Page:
Filed under: Uncategorized | Tags: Brian Buccellato, DC, Giuseppe Camuncoli, Hellblazer, John Constantine, Peter Milligan, Sal Cipriano, Simon Bisley, Stefano Landini, Vertigo
Hellblazer Issue 300
Written by Peter Milligan
Layouts by Giuseppe Camuncoli
Finishes by Stefano Landini
Colors by Brian Buccellato
Letters by Sal Cipriano
Cover by Simon Bisley
Published by DC/Vertigo
One of the very first comics I read was a Hellblazer story. It was the Grant Morrison one, set in a town near a military installation which was about to have its annual festival and things got…rough. The art by David Lloyd was the colour of bruises and the entire story had the feeling of nightmare to it, of being out past the edge of the film strip but not quite falling, not quite yet.
I was 12.
I was hooked.
I still am.
I could write about the slow death of a thousand cuts Vertigo is experiencing. I could write, at length, about how that slow death has driven creators who should have come to Vertigo to Image. I could point out that Vertigo as a brand, and an ideal, was built on the backs of Neil Gaiman’s Sandman, Alan Moore’s Swamp Thing, and Hellblazer. I could, if I wanted to, rage at the dying of the light. God knows enough people have already. It’s easy, compulsory even, when a character like Constantine ends or a long-running book closes, to feel betrayed. Your story is being closed early, the illusion of permanency that comes from all good fiction has been shattered. Closing time, and, like the songs says, you don’t have to go home but you can’t stay here.
But that’s not what Peter Milligan has decided to do, and I have to respect that. This final issue deals not only with the loss of Constantine, dead in the previous issue, but what happens when he does what he always does; wins. Again. Returning to corporeal form via a typically grubby method involving cigarettes and his own ashes, John vows to do better by the people he’s left behind, especially his wife, Epiphany. The plan is simple; run. Go somewhere he would never go, somewhere filled with peace and quiet. Somewhere he’ll never be found.
Somewhere he’ll never survive.
The man who became infamous for leading entire circles of friends to their death realizes that this time the only person who needs to die…is him. His solution is elegant, dramatic and, to be honest, massively frustrating. You’ll be reading the last few pages of this issue a few times to try and figure out what’s gone on and the beauty of them is that every interpretation is right. John’s dead. John’s old. John’s life never happened. John’s life is about to happen again. It reminded me of the end of Ashes to Ashes, a similar hint of spaces that aren’t quite normal, places beyond the sea but not quite the other coast. Anyone looking for a definitive ending will be disappointed, as will anyone looking for a clear step across to the DCU title featuring Constantine. However, anyone wanting a sense of closure will find a lot to enjoy here.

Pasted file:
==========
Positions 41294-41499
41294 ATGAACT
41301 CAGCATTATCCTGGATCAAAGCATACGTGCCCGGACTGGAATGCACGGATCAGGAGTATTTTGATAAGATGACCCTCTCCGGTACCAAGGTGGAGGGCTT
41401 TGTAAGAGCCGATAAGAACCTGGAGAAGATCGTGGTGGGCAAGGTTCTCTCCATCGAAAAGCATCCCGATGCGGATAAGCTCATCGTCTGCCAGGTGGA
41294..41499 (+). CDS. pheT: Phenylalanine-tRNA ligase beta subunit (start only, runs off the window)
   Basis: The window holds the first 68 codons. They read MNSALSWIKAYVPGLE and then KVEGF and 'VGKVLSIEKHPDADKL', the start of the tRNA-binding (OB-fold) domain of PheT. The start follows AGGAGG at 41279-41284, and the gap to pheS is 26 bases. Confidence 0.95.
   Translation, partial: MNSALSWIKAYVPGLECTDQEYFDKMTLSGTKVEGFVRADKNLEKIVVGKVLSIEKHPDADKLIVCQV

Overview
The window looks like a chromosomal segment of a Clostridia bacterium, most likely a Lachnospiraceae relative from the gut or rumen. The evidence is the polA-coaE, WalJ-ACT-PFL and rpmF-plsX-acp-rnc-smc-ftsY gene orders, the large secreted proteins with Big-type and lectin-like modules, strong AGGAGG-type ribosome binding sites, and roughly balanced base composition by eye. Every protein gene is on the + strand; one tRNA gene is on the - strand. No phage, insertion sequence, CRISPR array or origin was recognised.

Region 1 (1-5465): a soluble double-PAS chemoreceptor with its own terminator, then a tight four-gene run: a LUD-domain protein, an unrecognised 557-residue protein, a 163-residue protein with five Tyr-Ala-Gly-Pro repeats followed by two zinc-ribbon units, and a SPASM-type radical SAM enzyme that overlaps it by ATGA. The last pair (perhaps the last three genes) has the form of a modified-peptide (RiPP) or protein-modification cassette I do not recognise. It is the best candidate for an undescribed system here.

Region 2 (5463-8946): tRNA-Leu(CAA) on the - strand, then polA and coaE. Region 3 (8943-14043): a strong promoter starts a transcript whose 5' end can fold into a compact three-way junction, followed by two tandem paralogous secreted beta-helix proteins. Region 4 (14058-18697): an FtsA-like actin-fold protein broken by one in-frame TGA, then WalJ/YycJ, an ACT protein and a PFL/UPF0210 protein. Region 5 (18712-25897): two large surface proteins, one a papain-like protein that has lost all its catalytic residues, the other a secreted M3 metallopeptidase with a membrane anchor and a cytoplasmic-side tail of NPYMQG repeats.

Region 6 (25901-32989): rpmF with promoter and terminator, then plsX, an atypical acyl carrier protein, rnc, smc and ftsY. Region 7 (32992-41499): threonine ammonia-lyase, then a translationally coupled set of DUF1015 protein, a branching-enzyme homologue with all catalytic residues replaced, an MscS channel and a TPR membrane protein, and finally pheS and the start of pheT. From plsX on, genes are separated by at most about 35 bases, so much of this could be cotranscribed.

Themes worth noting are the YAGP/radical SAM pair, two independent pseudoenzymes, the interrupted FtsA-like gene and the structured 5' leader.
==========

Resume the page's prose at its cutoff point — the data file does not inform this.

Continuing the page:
Milligan has a curious relationship with Constantine, his take on the character in Justice League Dark bordering on unreadable, but here he treats John with the sort of affection, respect and sly refusal to let the old sod off the hook that he richly deserves. Camuncoli and Landini’s art is the perfect counterfoil to Milligan’s script; a combination of scratchy, thin lines and eccentric panel layouts that really give the sense of this being a book out past the edge of the world, just waiting for gravity to notice it. The last few pages, the last stage of John’s journey, are a real standout, a series of panels showing his final journey to…somewhere else. The long journey’s end. Not the DCU. Not yet. But maybe somewhere close.
As send offs go, it’s completely without nostalgia or sentiment. There’s no romance here, just a fictional man at the end of his fictional life being shown what the world truly is with him in it. It’s a troubling, fascinating, annoying, beautiful capstone to one of the most influential English language comics of all time, a place where countless big names cut their teeth. In short, it’s imperfect and fascinating.
Just like John.
So, here’s to 300 issues and multiple decades of horror. Here’s to a smart man in a trenchcoat who always has a plan. Here’s to his creators and readers and, finally, here’s to John. May you be in heaven an hour before the devil knows you’re dead, sir. See you in the New 52.
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